General Motors (GM) said Tuesday that the worker strike that idled production for 40 days will cost it about $2.9 billion.
The strike started in mid-September after contract negotiations reached an impasse, and it ended just a few days ago after an acceptable deal was hashed out. Under the new deal, workers will get increased annual raises or lump-sum bonuses. The contract also sees to it that temporary workers are offered a shorter path to achieving permanent positions.
While roughly 50,000 hourly workers were out of work during the strike, GM was unable to build any cars at U.S. factories. However, the automaker said it was able to rely on an inventory of vehicles it had already built up to keep supplying dealers with vehicles during the strike.
The company said it still lost money because dozens of its factories were closed down for nearly six weeks. GM estimates that the total loss from the walk-out will come out to $2 a share, or about $2.9 billion.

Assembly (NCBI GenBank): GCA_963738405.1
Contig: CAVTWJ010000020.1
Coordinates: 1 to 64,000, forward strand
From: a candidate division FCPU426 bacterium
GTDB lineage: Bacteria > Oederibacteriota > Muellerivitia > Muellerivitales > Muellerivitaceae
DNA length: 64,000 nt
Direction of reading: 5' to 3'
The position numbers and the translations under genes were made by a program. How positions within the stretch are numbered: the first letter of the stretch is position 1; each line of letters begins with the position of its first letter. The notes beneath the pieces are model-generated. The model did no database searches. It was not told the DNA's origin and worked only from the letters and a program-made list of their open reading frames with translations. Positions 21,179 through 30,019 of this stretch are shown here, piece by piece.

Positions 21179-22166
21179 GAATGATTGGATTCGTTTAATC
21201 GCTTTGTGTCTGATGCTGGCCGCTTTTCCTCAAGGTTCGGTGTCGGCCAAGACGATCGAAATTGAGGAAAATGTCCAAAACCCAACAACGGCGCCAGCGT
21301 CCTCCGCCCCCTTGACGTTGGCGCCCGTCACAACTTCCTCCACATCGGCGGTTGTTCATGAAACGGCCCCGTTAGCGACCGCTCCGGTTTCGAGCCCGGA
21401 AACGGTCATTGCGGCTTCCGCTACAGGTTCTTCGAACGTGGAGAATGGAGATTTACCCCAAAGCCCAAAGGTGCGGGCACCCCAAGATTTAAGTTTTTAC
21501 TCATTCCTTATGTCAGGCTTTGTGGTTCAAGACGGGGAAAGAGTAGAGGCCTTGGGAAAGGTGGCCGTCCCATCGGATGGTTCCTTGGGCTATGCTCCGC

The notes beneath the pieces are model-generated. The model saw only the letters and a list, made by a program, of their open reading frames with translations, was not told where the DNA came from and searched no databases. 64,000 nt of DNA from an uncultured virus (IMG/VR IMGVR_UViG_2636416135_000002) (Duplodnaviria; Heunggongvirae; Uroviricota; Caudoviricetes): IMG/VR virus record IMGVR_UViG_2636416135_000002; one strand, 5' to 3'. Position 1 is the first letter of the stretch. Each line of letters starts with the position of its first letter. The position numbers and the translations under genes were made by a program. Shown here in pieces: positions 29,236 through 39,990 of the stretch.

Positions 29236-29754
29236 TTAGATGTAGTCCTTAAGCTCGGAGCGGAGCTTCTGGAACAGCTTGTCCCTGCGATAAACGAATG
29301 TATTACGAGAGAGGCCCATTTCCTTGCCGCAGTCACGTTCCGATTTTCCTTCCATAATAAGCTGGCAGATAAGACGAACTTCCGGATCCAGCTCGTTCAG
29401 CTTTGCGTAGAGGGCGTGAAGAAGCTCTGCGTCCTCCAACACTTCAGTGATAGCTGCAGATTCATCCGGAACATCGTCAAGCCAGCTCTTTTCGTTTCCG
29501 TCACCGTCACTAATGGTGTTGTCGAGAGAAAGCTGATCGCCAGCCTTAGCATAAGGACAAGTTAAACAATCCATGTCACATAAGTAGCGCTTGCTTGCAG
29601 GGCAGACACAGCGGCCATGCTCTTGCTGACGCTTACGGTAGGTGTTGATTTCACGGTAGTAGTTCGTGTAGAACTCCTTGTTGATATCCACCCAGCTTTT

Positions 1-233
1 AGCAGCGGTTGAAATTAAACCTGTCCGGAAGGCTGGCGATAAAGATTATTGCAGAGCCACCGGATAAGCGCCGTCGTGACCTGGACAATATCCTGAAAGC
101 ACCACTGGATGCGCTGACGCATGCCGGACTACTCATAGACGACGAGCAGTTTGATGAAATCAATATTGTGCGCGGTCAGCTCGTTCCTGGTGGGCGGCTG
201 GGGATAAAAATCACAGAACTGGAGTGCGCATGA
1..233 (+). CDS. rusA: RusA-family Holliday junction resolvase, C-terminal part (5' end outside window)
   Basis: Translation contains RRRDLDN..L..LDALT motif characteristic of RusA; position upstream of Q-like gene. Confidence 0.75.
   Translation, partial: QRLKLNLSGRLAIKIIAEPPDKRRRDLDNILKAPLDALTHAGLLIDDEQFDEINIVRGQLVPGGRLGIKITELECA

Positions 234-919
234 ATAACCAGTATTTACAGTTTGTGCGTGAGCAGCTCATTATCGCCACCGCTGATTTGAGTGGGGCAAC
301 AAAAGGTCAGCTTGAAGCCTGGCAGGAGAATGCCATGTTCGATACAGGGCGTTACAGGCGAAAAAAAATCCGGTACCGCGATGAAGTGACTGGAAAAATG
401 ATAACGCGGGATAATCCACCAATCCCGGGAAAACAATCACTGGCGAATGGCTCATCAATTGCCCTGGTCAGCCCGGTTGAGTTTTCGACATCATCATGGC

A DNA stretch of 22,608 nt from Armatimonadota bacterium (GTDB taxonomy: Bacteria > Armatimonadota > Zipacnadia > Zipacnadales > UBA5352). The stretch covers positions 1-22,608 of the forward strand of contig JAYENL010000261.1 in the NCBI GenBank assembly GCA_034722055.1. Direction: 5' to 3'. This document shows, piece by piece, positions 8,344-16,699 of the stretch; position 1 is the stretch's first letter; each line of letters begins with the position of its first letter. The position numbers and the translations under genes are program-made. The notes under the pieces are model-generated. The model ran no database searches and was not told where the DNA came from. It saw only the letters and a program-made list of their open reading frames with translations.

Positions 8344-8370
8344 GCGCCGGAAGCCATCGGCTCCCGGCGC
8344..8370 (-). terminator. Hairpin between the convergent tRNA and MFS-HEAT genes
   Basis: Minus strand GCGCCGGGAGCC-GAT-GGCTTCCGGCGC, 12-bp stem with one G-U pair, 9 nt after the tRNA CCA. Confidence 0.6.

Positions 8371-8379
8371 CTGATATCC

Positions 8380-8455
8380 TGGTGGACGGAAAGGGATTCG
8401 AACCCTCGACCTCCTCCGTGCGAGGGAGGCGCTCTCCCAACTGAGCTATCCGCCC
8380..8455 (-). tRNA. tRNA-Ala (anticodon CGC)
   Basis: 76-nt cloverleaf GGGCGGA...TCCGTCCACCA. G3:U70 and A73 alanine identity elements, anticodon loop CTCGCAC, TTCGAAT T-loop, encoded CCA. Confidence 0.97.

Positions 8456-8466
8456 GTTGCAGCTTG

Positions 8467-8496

In a statement, GM expressed optimism about its ability to bounce back from the financial impact of the strike. Although the strike erased about $1 billion in profit from the company’s third quarter earnings, GM still posted a $2.3 billion profit for the quarter.
“Our underlying third-quarter performance demonstrates the ongoing resilience and earnings power of our company,” GM Chief Financial Officer Dhivya Suryadevara said in a statement.
The automaker said the new four-year labor contract with its workers “maintains our competitiveness, preserves our operating flexibility and allows us to continue improving our quality and productivity.”
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